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Emotional Intelligence

What You Need To Know About Emotional Intelligence

September 22, 2016 by David Keane in Emotional Intelligence

What You Need To Know About Emotional Intelligence

In recent years there has been a shift away from the importance of IQ in the working world and a strong focus being put on EI. But what is EI (or EQ for Emotional Quotient as it is sometimes called)? EI is emotional intelligence. Emotional intelligence has been defined as ‘’the ability to control and express our emotions’’ as well as ‘’the ability to understand, interpret, and respond to the emotions of others.’’

Dr. Daniel Goleman, a famed psychologist who has written extensively about emotional intelligence, has indicated that for the most part, women tend to naturally have higher emotional intelligence than men. However, he insists that it’s not as black and white as we may imagine. He outlines the fact that several studies suggest that women are on average better than men at being empathetic and that when it comes to managing distressing situations, men have proven to be more adept. We therefore have to lok at the big picture in orer to gain a nuanced view.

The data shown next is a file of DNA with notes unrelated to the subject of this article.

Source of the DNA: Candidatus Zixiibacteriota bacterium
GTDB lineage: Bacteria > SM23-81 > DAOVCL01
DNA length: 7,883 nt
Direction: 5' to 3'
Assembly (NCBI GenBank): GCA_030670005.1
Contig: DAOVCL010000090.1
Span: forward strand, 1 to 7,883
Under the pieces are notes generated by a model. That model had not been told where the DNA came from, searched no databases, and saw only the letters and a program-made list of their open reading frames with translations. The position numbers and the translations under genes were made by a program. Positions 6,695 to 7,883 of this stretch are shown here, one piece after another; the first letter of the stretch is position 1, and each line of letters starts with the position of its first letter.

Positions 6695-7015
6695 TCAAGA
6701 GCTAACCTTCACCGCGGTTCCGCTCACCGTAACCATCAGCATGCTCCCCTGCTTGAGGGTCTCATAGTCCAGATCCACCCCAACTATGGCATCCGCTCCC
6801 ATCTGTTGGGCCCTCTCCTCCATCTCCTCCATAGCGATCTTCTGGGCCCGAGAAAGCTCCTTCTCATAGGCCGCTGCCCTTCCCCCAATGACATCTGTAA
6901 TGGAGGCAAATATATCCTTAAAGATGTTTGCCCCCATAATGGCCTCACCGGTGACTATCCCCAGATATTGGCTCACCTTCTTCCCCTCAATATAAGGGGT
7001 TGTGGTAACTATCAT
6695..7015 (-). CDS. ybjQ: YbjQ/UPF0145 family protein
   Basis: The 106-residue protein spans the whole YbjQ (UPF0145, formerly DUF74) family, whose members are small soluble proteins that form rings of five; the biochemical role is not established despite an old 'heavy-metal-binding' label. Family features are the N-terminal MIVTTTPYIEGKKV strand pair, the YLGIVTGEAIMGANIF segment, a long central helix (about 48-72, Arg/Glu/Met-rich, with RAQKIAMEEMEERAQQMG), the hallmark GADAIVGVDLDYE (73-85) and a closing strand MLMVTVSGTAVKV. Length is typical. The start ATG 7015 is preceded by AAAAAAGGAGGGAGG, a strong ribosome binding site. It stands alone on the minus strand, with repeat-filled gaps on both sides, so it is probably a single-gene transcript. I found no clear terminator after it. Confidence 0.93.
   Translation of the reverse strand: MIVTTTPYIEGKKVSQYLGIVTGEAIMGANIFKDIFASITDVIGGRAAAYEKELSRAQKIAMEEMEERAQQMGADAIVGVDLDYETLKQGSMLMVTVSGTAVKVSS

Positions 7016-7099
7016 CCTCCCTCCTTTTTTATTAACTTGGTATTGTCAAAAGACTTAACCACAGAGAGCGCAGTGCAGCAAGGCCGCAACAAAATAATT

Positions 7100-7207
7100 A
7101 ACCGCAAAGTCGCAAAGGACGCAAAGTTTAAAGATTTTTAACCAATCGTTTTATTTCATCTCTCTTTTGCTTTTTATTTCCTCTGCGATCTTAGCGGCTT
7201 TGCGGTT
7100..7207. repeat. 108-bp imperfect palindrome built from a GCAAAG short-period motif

Because women tend to be more effective in general at emotional empathy than men, they are able to build rapport and chemistry with people more readily – particularly in a work setting. As a result, it’s of the utmost importance that men are aware of the importance of emotional intelligence and the need to develop greater empathy skills. In contrast, because men in general tend to be more effective in managing distressing situations, they are able to be calmer and cope in the moment rather more easily than women who can therefore seek to emulate men’s coping strategies more often.

Being emotionally aware is essential in all areas of your life regardless of gender. The more empathetic and understanding you are, the stronger your relationships will be of all kinds-both inside and outside work. And specifically at work, according to a recent study, emotional intelligence is responsible for 58% of your job performance. It’s also financially rewarding to be emotionally intelligent – the same study revealed that those with high levels of emotional intelligence make $29,000 more every year than those with a low EI. Davitt Corporate Partners created the infographic below that details all the areas in which a high EI affects your life. It also gives us some tips on how we can develop our emotional intelligence. Let’s take a look!

Emotional Intelligence Infographic

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About David Keane

David Keane is the director of Davitt Corporate Partners, Ireland’s largest organisational psychology consultancy. Established in 1999 their highly experienced and specialised team work across all industry sectors from start-ups and niche clients in many of the largest organisations in the world.

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